Roman Gaul  

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Train wreck at Montparnasse (October 22, 1895) by Studio Lévy and Sons.
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Train wreck at Montparnasse (October 22, 1895) by Studio Lévy and Sons.

Roman Gaul consisted of an area of provincial rule in the Roman Empire, in modern day France, Belgium, Luxembourg, and western Germany. Roman control of the area lasted for 600 years. The Roman Republic began its takeover of Celtic Gaul in 121 BC, when it conquered and annexed the southern reaches of the area. Julius Caesar completed the task by defeating the Celtic tribes in the Gallic Wars of 58-51 BC and the romanization that ensued was quickest in the cities; Latin was spoken by a majority of Gauls in the third century AD but with some remains of the Gallic language. The last vestige of Roman rule was effaced by the Franks at the Battle of Soissons (486); displacing the Visigothic kingdom of Toulouse in 507, the Franks brought most of Gaul save Septimania in the south under the rule of the Merovingians, the first kings of France.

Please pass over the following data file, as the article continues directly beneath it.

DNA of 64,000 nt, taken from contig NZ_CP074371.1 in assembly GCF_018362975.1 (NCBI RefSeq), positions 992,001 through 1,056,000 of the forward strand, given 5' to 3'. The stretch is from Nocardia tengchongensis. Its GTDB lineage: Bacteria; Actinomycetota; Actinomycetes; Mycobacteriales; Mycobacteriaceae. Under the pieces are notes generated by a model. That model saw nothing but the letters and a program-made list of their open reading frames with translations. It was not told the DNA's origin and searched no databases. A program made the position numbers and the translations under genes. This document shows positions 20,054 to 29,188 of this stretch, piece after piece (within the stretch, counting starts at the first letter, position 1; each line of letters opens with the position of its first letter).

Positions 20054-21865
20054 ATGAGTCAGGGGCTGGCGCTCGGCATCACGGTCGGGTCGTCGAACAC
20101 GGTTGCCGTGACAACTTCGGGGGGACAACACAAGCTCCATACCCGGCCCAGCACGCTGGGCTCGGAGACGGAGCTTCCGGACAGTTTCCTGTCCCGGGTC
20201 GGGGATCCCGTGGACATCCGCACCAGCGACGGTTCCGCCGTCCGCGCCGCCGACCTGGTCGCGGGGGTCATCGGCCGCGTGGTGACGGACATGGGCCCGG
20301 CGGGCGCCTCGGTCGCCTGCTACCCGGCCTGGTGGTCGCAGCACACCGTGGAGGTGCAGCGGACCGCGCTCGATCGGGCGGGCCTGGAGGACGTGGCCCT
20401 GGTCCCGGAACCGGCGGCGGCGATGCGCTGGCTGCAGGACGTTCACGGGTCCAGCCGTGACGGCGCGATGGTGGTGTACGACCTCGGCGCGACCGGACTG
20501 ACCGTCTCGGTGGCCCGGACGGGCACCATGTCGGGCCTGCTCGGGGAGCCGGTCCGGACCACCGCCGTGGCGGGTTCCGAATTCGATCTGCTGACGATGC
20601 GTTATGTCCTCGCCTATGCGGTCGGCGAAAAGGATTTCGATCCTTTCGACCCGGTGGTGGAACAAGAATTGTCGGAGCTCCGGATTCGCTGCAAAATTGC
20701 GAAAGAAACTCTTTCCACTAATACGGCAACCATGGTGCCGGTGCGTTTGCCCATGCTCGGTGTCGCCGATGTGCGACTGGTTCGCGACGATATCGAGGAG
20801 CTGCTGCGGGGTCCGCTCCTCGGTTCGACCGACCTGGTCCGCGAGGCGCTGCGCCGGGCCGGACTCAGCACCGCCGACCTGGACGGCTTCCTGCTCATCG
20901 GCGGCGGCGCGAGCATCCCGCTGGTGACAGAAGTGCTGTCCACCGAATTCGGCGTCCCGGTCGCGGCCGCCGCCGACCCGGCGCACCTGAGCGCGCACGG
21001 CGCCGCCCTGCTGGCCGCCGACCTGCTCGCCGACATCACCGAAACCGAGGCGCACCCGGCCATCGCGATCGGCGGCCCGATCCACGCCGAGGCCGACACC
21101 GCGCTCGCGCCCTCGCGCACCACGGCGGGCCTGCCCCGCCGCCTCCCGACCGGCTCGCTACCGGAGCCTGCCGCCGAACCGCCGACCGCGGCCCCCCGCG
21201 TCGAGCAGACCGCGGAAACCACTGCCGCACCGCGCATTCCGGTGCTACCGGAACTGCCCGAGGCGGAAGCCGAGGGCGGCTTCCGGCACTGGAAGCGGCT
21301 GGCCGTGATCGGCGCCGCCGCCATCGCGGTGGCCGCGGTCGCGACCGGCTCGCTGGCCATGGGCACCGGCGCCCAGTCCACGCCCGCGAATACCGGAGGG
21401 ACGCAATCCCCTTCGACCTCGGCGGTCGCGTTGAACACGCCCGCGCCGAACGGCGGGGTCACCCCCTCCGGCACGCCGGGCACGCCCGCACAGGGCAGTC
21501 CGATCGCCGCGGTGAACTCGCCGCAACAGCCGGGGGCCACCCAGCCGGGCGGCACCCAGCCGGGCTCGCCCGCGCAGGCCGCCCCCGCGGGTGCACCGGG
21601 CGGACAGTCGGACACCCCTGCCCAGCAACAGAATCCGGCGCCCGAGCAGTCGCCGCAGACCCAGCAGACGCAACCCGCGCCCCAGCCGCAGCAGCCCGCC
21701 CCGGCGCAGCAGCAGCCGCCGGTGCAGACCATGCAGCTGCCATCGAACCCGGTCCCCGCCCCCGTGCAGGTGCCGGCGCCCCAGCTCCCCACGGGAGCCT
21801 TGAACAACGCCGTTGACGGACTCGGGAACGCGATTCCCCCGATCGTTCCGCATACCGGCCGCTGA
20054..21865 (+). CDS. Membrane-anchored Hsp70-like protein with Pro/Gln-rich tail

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Unless indicated otherwise, the text in this article is either based on Wikipedia article "Roman Gaul" or another language Wikipedia page thereof used under the terms of the GNU Free Documentation License; or on original research by Jahsonic and friends. See Art and Popular Culture's copyright notice.

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